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City Life

Event encourages people to value area’s water resources

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No matter where one goes in the Madison area, the blue of water is never far from view. In fact, the lakes are so present they can become almost commonplace to some.

Dianne Jean Aldrich is out to change that. For the past several months Aldrich, who owns a yoga studio in Monona, has been busy organizing a community event that she hopes will help people connect again with the waters that make Madison unique.

Her idea is as powerful and basic as water itself — a walk. She has put the event together along with The Natural Step Monona, a community group that encourages sustainability.

Scheduled for the weekend of July 6-8, the Lake Monona Water Walk will be a three-day celebration that culminates in a walk around the second largest of the Yahara lakes. Thanks to Aldrich’s efforts, the walk will be led by Grandmother Josephine Mandamin, an Ojibwe elder who gained fame for her walks around each of the Great Lakes. The walks, portrayed in the award-winning documentary “Waterlife,” attracted worldwide attention for both Mandamin and the plight of the lakes.

Aldrich remembers being moved by both the simplicity and the power of Mandamin’s statements. Mandamin started the walks in 2003, worried about threats ranging from invasive species to climate change. She frequently walked alone, carrying a staff and a copper pail of water to symbolize the role of Ojibwe women as water keepers.

Mandamin said she wanted to tell people that “the water is sick ... and people need to really fight for that water, to speak for that water, to love that water.”

Aldrich said she hopes the 13-mile Lake Monona walk will bring that same awareness and appreciation for our local waters and the threats they face. Having grown up on Madison’s East Side and whiled away many long summer days as a child on the beach at Olbrich Park, Aldrich said she has been buoyed by the outpouring of support from local government, businesses and individuals for the walk and surrounding events.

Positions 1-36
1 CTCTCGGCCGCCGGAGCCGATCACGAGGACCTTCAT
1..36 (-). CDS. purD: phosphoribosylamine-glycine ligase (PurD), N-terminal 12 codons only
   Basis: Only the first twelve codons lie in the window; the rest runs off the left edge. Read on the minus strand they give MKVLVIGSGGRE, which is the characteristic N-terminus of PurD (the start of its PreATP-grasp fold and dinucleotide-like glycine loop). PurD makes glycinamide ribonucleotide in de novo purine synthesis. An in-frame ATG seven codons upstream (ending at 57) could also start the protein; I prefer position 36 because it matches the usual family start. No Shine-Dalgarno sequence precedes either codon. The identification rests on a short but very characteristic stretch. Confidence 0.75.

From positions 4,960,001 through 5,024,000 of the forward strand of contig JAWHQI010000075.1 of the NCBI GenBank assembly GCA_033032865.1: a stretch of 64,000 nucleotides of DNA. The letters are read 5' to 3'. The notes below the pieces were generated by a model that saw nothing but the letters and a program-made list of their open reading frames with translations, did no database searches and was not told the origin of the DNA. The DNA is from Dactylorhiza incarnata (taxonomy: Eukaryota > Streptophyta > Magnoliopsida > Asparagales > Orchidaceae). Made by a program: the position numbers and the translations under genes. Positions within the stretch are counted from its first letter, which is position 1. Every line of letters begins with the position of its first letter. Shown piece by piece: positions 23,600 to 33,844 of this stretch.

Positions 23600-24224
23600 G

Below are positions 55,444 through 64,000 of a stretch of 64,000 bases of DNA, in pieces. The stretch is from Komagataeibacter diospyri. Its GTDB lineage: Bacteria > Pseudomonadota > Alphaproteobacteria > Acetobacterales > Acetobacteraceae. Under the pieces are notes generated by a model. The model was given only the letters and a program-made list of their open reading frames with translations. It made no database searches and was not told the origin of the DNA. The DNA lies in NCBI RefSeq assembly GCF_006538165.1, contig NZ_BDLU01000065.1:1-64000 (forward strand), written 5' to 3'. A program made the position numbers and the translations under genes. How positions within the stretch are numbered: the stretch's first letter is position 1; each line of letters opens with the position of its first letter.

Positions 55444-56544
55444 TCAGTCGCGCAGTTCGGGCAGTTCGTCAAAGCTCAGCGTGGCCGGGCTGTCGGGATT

That enthusiasm, Aldrich said, is a sign to her that Madison and communities such as Monona are bringing a newfound enthusiasm to the task of cleaning up the Yahara lakes. Though weeds and algae still sometimes appear to have the upper hand, people seem empowered in a way they haven’t in past years, Aldrich said. She said people seem to understand that saving the lakes isn’t something that can be pushed off into the future.

“Right now is the moment,” Aldrich said.

Others agree. The lake walk comes at about the halfway point of what Monona Mayor Bob Miller has declared the “Year of Water” in Monona and he said he’s been impressed with the response, especially from individuals and businesses.

“It’s just better when citizens are pushing events rather than bureaucrats,” Miller said.

Miller cited numerous other efforts, from Dane County’s work on phosphorus to reports sparked by groups such as the Clean Lakes Alliance and neighborhood efforts such as the carp removal project undertaken by Friends of Lake Wingra.

He said these and other initiatives make this a unique and important time in the history of the lakes.

“We seem to be getting beyond the studies and actually doing things,” Miller said.

And so it is with Aldrich and her lake walk.

She said she has tremendous respect for all of the work undertaken in the last few years by government agencies. But the walk, she said, is a way to bring everyday people to the shores of the lakes to hear the inspirational words of people such as Mandamin and to connect with our own waters on a basic, perhaps even spiritual, level.

“The idea of the walk is to take the conversation out of the government buildings and literally into the park, into the neighborhoods,” Aldrich said. “We’re taking a moment out of life to appreciate the water.”

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